There are two forms of res judicata: merger or bar (claim preclusion) and collateral estoppel (issue preclusion). Hauser v. Mealey, 263 N.W.2d 803, 806 (Minn. 1978). Here, both parties have tailored their arguments to address the claim preclusion aspect of res judicata. Claim preclusion (often referred to as simply "res judicata") requires: "(1) a final judgment on the merits, (2) a second suit involving the same cause of action, and (3) identical parties or parties in privity." In re Trusts Created by Hormel, 543 N.W.2d 668, 671 (Minn. App. 1996) (citation omitted). A subsequent suit based on the same cause of action is barred "both as to matters actually litigated and as to other claims or defenses that might have been litigated." Roseberg v. Steen, 363 N.W.2d 102, 105 (Minn. App. 1985).

Stein first asserts that there was not a final judgment on the merits in Stein I. As Stein points out, this court concluded in Stein I that Stein did not have standing to bring his claims because the partnership was ongoing. See Sundberg v. Abbott, 423 N.W.2d 686, 688 (Minn. App. 1988), review denied (June 29, 1988) (noting agreement with respondents' assertion that res judicata would be inapplicable if earlier decision was based on lack of standing).

This court did not limit its decision in Stein I to determining standing. Instead, we stated, "Even if we were to conclude that Stein has standing, he fails to state a claim on which relief may be granted." Stein I, 565 N.W.2d at 474; see Wandersee v. Brellenthin Chevrolet Co., 258 Minn. 19, 28, 102 N.W.2d 514, 520 (1960) (stating where court bases decision on two issues although case could have been disposed of by deciding only one issue, decision is binding on both issues). Most importantly, however, the district court in Stein I, dismissed the complaint with prejudice. A case dismissed with prejudice, even on nonsubstantive grounds, is an adjudication on the merits. Johnson v. Hunter, 447 N.W.2d 871, 873 (Minn. 1989). Thus, because this court affirmed the district court's decision dismissing Stein's complaint with prejudice in Stein I, there was an adjudication on the merits.

Stein also asserts that the parties in this case are not the same as the parties in Stein I. It is true that Stein and O'Brien were the parties in Stein I, while in this case the parties are Stein, O'Brien, and the partnership. Despite this, the partnership was a party in privity with Stein and O'Brien, as O'Brien and Stein owned the entire partnership. See Porta-Mix Concrete, Inc. v. First Ins. E. Grand Forks, 512 N.W.2d 119, 122 (Minn. App. 1994), review denied (Minn. Apr. 28, 1994) ("'Privies' to a judgment are those who are so connected with the parties in estate or in blood or in law as to be identified with them in interest, and consequently to be affected with them by the litigation." (quotation omitted)).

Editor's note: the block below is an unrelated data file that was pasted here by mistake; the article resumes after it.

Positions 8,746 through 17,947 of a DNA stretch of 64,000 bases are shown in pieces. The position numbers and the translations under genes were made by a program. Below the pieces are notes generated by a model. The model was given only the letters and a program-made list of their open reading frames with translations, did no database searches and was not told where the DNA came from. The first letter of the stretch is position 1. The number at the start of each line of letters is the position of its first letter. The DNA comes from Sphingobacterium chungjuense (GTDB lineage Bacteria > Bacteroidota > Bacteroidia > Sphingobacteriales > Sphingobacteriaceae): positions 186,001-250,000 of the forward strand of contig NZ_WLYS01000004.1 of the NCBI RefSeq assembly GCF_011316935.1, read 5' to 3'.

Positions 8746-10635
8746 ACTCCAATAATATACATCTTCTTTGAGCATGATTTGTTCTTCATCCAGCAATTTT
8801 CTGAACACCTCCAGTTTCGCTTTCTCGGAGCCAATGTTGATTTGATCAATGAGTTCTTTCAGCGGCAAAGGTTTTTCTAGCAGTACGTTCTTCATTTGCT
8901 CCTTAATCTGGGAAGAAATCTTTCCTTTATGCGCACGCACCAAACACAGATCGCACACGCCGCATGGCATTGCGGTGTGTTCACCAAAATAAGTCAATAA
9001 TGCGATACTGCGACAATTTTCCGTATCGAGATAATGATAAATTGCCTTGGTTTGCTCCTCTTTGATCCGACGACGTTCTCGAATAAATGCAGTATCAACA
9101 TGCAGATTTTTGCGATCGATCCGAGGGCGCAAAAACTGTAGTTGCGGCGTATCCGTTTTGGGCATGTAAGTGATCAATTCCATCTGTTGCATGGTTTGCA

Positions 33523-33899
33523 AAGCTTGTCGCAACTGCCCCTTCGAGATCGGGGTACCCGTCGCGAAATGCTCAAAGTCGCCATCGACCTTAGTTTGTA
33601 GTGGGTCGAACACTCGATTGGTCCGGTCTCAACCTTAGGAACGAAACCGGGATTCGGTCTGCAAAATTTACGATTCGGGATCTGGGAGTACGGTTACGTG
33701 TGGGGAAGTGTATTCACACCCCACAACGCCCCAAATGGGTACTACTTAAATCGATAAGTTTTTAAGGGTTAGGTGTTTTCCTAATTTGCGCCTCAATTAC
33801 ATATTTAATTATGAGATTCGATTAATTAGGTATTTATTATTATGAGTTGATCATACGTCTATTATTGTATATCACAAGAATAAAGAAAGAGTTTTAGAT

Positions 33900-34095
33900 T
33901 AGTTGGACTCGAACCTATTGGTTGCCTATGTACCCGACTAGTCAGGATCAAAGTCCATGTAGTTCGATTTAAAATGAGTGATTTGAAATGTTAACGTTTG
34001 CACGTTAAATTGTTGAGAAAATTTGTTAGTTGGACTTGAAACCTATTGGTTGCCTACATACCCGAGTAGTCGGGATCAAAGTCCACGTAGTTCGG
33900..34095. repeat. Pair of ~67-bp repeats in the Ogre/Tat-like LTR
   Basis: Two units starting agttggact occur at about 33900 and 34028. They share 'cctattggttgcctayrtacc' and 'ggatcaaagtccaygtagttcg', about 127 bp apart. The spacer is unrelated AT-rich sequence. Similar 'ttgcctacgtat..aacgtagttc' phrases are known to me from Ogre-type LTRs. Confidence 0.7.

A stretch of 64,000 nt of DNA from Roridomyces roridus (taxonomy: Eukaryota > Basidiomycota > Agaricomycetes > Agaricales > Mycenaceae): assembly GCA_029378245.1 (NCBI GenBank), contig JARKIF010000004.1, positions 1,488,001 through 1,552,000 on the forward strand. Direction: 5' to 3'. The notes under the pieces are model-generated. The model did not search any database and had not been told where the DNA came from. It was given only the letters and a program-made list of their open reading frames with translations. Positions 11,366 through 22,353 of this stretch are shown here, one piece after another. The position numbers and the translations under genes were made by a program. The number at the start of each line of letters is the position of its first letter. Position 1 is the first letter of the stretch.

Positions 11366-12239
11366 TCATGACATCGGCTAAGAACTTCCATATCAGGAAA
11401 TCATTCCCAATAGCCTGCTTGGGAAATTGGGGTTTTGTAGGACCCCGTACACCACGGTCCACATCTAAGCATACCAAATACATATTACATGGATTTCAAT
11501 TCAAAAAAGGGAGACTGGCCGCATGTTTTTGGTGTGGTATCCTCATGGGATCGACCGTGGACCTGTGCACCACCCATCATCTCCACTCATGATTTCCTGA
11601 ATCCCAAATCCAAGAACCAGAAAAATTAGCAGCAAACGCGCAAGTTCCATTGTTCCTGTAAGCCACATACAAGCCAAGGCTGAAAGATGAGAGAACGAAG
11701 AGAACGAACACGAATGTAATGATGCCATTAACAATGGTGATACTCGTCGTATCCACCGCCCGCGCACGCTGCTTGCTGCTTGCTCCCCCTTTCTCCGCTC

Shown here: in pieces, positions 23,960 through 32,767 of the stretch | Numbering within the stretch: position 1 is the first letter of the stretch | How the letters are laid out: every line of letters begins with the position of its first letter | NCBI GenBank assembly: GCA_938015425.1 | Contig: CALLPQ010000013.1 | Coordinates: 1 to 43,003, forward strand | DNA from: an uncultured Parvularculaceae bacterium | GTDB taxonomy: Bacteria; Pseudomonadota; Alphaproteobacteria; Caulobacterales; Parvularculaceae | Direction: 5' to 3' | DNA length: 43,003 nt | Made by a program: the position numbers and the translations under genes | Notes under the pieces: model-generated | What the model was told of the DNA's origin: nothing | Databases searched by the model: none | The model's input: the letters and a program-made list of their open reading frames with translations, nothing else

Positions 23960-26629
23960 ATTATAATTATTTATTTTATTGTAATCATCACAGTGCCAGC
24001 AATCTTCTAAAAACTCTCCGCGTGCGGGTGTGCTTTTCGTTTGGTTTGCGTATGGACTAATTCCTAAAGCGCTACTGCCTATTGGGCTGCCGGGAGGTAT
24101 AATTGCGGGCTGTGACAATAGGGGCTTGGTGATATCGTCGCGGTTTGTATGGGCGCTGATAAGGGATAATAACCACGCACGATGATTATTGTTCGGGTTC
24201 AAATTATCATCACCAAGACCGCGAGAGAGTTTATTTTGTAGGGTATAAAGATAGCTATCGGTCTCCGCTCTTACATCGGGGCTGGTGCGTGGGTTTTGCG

Stein further argues that this case does not involve the same cause of action as Stein I. He explains that in the prior action he asserted breach of contract and fiduciary duties claims and asserted that O'Brien had been unjustly enriched, while in this action he asserts that he is entitled to an accounting and reconciliation of the partnership's accounts. He argues that the claim he raises in this action was not available to him during the prior litigation as the partnership was ongoing. He emphasizes that res judicata does not prevent a party from asserting rights that accrue after judgment is entered in a prior case. See Sonsteby v. Hagen, 289 N.W.2d 171, 172 (Minn. 1980) (holding judgment in prior case is not res judicata as to any claim for subsequent conduct).

As Stein notes, in Stein I he could not have raised the issue he has asserted in this action by merely amending his Stein I complaint. Instead, the parties would have had to first commence partnership dissolution proceedings. The cause of action in this case arose after the dissolution and it relies on the dissolution provisions of the partnership agreement, rather than the agreement's provisions for an ongoing partnership. See Hormel, 543 N.W.2d at 673 ("A prior judgment may not preclude subsequent litigation if the facts have changed."). This court specifically stated in Stein I, "We express no opinion on what claims might or might not be available to Stein in a dissolution proceeding." Stein I, 565 N.W.2d at 475. Thus, the claim in this case did not arise from the same cause of action as Stein I. See Sundberg II, 423 N.W.2d at 690 (stating "cause of action is a situation or a state of facts which entitles a party to sustain an action and gives him the right to seek a judicial remedy" (citation omitted)).

Although there was a final judgment on the merits in Stein I and identical parties or parties in privity were involved in both cases, Stein's claim in this case does not involve the same cause of action as in Stein I. Because it does not involve the same cause of action, the district court erred in concluding that res judicata barred Stein's claim. We express no opinion on the merits of Stein's claim.

Reversed and remanded.